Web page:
Independent variable II

Political actors’ strategic manipulations of identity whether political entrepreneurs believe it serves their interests to instrumentalize sectarianism or some rival identity will be as decisive as the identity inheritance in determining outcomes. These political actors—possible “sectarian entrepreneurs”—are located at three levels: at the state level (regime and opposition actors); at the trans-state level (social movements, prominent religious leaders and media activists); and at the international level (e.g. rival outside powers using sectarianization to foster proxies in the Syrian conflict). The designation of both the historical inheritance and strategic manipulation of identity as independent variables is because both have to be present before sectarianization occurs; if only one is present there will be no sectarianization.

Intervening variables

Several “material” factors also affect the balance among identities (their saliency and intensity), as well as whether they are likely to be instrumentalized. The interaction of these variables is summarized in figure 1.

  • Socio-economic structure: this includes the impact on identitiesof levels of modernization(literacy, education levels) which may either generate broader identities (e.g. to the state or nation) diluting sectarianism or, alternatively, subsume smaller identities (e.g. tribe) in sectarian ones, thus increasing sectarian saliency. Second, it includes the impact of class cleavages, which may either cross-cut and dilute sectarian differences or overlap with and reinforce them.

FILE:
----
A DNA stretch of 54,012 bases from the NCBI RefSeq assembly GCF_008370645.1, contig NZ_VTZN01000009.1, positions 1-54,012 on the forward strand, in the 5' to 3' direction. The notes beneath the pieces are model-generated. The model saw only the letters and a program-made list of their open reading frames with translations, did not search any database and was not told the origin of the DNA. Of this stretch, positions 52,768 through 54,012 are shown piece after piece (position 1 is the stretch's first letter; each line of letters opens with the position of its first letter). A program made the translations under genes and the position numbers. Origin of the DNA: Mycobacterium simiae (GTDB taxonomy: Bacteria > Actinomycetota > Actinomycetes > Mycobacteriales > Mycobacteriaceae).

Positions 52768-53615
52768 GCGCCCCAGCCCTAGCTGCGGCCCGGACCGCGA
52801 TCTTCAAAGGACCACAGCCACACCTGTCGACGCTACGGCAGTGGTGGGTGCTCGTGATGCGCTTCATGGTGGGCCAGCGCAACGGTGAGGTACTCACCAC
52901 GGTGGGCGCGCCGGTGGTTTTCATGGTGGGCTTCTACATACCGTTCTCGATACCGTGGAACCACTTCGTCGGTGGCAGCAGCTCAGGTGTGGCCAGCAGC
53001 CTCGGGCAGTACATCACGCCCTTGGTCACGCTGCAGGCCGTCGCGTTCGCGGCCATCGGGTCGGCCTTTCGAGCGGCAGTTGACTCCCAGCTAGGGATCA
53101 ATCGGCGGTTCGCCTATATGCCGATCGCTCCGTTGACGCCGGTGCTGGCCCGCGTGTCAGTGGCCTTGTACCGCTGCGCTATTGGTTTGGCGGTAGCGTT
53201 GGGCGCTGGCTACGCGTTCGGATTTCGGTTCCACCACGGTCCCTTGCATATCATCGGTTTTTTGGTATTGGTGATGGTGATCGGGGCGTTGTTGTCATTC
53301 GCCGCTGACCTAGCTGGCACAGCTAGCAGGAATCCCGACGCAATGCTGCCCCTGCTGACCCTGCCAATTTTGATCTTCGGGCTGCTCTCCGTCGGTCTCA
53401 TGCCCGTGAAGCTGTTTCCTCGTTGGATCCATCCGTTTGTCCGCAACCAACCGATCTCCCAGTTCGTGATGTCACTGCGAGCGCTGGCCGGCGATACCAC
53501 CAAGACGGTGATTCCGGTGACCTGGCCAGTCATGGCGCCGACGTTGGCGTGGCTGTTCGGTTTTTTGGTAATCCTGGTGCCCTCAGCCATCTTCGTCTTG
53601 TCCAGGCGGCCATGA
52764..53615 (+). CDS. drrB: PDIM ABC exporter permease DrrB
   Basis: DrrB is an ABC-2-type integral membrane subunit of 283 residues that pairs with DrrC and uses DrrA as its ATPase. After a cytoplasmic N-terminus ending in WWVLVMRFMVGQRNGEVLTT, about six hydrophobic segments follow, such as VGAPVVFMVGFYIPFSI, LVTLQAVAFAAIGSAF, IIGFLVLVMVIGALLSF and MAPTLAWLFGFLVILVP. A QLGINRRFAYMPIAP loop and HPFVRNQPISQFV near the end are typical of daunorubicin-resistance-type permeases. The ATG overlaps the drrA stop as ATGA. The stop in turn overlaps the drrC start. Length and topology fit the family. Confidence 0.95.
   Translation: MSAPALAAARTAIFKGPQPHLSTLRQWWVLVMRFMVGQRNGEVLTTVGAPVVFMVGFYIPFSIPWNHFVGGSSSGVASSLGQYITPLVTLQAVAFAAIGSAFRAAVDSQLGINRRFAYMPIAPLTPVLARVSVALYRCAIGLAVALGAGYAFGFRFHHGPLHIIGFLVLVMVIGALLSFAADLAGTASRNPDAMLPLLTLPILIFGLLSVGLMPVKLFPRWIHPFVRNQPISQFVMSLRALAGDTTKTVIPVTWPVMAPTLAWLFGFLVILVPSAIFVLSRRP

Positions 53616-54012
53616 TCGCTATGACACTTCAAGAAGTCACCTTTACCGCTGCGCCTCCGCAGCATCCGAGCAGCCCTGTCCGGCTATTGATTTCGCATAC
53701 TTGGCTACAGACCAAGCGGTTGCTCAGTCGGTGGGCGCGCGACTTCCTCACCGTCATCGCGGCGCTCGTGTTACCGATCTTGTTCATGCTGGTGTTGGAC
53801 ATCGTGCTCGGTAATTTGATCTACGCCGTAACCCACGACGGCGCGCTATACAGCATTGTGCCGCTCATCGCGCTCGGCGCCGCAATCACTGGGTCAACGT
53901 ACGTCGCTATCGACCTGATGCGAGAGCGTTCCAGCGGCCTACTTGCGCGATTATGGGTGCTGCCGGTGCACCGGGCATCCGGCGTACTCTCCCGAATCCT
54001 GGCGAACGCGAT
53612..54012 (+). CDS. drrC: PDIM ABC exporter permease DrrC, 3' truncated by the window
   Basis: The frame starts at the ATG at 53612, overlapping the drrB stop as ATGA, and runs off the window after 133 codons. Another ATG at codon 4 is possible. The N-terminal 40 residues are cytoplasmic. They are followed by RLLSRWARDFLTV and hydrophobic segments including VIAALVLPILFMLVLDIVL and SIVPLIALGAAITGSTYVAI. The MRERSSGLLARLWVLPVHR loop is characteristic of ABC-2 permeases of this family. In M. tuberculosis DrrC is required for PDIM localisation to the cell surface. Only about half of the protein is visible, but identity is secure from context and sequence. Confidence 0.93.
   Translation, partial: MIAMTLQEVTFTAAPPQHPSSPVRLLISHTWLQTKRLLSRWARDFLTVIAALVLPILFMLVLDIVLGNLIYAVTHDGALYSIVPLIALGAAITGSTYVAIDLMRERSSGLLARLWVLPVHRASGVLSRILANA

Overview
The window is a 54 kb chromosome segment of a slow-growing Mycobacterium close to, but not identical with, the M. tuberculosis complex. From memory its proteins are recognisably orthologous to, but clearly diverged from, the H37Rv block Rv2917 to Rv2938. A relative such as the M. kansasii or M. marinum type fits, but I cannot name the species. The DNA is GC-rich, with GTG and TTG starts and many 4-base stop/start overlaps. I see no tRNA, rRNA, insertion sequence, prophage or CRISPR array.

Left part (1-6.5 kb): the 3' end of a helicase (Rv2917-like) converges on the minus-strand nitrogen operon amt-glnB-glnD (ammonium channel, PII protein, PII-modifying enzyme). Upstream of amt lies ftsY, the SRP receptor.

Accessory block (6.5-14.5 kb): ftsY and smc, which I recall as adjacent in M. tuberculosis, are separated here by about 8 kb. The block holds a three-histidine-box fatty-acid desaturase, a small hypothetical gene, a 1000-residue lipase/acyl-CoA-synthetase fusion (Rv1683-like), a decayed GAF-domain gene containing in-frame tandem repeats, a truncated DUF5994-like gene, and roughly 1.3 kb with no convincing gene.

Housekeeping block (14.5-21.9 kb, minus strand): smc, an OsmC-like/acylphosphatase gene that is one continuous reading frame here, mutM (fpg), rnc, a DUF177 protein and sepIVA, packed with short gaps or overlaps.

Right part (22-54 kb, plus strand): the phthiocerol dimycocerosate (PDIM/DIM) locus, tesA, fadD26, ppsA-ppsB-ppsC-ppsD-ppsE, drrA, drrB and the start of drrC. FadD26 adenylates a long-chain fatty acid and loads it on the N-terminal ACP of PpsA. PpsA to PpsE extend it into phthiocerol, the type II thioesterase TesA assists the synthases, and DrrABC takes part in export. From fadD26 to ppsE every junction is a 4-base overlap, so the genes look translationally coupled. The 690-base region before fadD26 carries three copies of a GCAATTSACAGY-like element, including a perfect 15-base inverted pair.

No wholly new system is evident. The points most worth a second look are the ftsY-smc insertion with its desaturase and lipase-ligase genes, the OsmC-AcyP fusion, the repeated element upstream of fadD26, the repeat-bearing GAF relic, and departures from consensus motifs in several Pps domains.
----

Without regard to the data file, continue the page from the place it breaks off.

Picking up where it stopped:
• Political Institutions: this variable has two dimensions. First, the stability of political order matters, that is, whether security is maintained. If security breaks down, unleashing levels of violence and consequent feelings of high insecurity, sectarian solidarity and enmity toward the sectarian “other” increases. Second, the inclusiveness of political order, that is, the extent of incorporation—participation or co-optation—of groups and strata into state institutions matters: high inclusiveness tends to dilute sectarian identities and foster that with the state, while exclusion of certain sectarian groups drives sectarian consciousness and mobilization (for a more detailed explication of the framework see Hinnebusch 2018; Hinnebusch 2019).

Syria’s Sectarianization